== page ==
• Advertisement

zeon

Member
  • Content count

    16
  • Joined

  • Last visited

Community Reputation

122 Neutral

About zeon

  • Rank
    Member
  1. Cost Of Game Programming

    don't forget that you have to supply (in most cases) a workspace for your team. So renting a studio or something else will cost you. Getting the hardware for the programmers to work, paying a internet connection, water, power. If you don't get a publisher you will also have to worry about selling it, on CDs? again money. Online? A server with a nice bandwidth usage deal, again money. And most importantly: Tons of Coke, Coffee, Energy Drinks, Pizza, Kebap etc ;) That adds up
  2. Ten games every designer should play

    i'm totaly missing one game series: Alone in the Dark 1-3: One hell of difficult games by far the hardest games i've ever played others: Grandia II I just play the game 'cause of the battles, they are plain fun Freespace I + II there's nothing better than sending a swarm of hornet missile into an shivan butt Painkiller Alright, the story isn't that great. And it also doesn't have such nice features like SW Republic Commando (Team Play with AI). The storytelling was like the story... bad... But tell my whats more fun then blasting dozens of cool-looking, freaky, insane etc. enemies to pieces with the most overpowered weapon ever made (RL + Chaingun AWESOME) That game teaches you that a great game doesn't have to be overall complex o and the music was awesome Fallout Tactics: The games quite fun but the best thing about it is the feature to play your own music... nice... would be great for Strategy games of all kind Shining Force I + II II was brief mentioned once in the thread, but it shows you that with just 6 character states, a handfull of spells, items and weapons a great game could be made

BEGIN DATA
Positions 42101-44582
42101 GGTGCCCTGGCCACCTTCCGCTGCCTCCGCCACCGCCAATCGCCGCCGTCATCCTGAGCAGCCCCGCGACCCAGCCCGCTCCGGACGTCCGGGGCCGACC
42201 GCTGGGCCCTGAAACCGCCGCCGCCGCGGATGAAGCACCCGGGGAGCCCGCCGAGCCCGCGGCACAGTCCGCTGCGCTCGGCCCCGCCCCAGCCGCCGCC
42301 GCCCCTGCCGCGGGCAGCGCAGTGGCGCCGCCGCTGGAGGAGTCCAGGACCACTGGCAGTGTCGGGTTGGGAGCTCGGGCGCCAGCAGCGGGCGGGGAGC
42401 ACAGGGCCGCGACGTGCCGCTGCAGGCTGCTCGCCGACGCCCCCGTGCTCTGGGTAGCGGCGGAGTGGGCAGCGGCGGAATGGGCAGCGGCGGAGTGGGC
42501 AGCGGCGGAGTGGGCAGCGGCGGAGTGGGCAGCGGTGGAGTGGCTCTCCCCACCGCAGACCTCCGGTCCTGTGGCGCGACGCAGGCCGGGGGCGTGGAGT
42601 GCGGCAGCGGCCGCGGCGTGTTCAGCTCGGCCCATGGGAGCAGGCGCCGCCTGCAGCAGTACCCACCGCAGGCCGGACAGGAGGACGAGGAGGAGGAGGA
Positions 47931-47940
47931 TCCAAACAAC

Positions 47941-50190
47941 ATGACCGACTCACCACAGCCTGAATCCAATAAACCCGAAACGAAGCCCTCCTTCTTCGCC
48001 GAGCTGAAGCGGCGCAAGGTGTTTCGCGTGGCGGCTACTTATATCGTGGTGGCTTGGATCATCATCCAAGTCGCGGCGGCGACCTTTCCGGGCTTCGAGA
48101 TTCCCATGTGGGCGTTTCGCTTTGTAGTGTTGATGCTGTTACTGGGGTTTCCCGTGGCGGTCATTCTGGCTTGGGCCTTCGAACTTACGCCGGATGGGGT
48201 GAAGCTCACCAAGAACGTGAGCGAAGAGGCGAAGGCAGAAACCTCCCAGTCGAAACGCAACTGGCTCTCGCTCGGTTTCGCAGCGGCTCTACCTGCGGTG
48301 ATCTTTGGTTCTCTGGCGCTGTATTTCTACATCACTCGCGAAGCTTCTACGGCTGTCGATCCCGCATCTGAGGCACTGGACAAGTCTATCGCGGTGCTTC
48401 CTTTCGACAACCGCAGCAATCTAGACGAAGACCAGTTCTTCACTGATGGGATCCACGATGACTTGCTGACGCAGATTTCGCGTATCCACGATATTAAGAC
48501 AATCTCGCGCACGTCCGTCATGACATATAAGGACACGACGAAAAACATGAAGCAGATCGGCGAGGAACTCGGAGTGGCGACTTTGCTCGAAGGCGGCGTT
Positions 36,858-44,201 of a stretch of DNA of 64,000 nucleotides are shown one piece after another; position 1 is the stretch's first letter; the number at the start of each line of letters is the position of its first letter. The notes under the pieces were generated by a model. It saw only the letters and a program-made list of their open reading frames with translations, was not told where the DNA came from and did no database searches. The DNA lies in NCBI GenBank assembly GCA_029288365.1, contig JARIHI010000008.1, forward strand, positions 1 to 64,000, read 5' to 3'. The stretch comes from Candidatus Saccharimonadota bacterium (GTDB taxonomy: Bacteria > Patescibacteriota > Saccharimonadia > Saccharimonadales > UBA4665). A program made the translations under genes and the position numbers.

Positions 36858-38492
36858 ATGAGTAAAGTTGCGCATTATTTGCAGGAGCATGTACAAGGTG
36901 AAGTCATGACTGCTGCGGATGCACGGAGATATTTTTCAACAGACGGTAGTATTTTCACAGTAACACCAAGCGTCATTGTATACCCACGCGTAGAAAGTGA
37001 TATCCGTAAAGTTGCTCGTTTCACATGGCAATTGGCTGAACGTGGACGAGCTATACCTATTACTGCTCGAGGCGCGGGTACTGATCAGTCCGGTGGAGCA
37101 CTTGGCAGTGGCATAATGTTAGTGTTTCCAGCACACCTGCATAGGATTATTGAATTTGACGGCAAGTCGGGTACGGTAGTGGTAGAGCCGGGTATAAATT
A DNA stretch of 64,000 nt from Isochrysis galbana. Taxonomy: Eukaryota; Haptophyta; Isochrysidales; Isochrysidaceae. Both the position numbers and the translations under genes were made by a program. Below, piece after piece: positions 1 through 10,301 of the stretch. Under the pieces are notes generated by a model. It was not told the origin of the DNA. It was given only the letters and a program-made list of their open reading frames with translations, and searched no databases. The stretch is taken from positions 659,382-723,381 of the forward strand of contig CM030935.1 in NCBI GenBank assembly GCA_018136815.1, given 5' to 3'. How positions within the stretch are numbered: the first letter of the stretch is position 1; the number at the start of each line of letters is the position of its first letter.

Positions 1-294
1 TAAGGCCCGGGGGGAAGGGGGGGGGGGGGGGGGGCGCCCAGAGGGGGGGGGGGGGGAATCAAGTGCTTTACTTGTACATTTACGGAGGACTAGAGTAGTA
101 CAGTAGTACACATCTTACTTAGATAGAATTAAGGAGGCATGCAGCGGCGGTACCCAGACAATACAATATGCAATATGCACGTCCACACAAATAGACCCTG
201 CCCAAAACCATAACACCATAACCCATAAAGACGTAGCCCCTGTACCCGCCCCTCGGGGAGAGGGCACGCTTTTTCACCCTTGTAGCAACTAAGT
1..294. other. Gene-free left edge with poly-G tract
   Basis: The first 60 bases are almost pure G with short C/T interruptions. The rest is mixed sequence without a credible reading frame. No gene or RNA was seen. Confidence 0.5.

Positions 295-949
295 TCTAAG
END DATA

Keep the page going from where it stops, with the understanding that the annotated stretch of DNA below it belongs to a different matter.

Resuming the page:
3. what about starting sourcefore projects? if i need a little tool for something (whatever it is) my first check is sourceforge in one window and in another one google as far as i know most people trust sourceforge projects concerning spyware/trojans/viruses etc.
  4. Choosing Unix/Linux Platform

    suse and fedora are in my opinion the best distros to start an interesting alternative would be to use knoppix and install it on your harddisk... just a thought *gg* (in case you do this, give a quick post of your exp with it) but before your start setting up linux on your notebook do a lot of googling about it combined with linux that especially usefull in case of extra buttons on your notebook like volume-control etc. for programming: kdevelop under kde is quite nice but i prefer anjuta and gnome as gui openoffice is a nice suite that will replace office in case of dualboot: always make the first partition windows... a friend of mine didn't do that and the only help was to reinstall it *gg*
  • Advertisement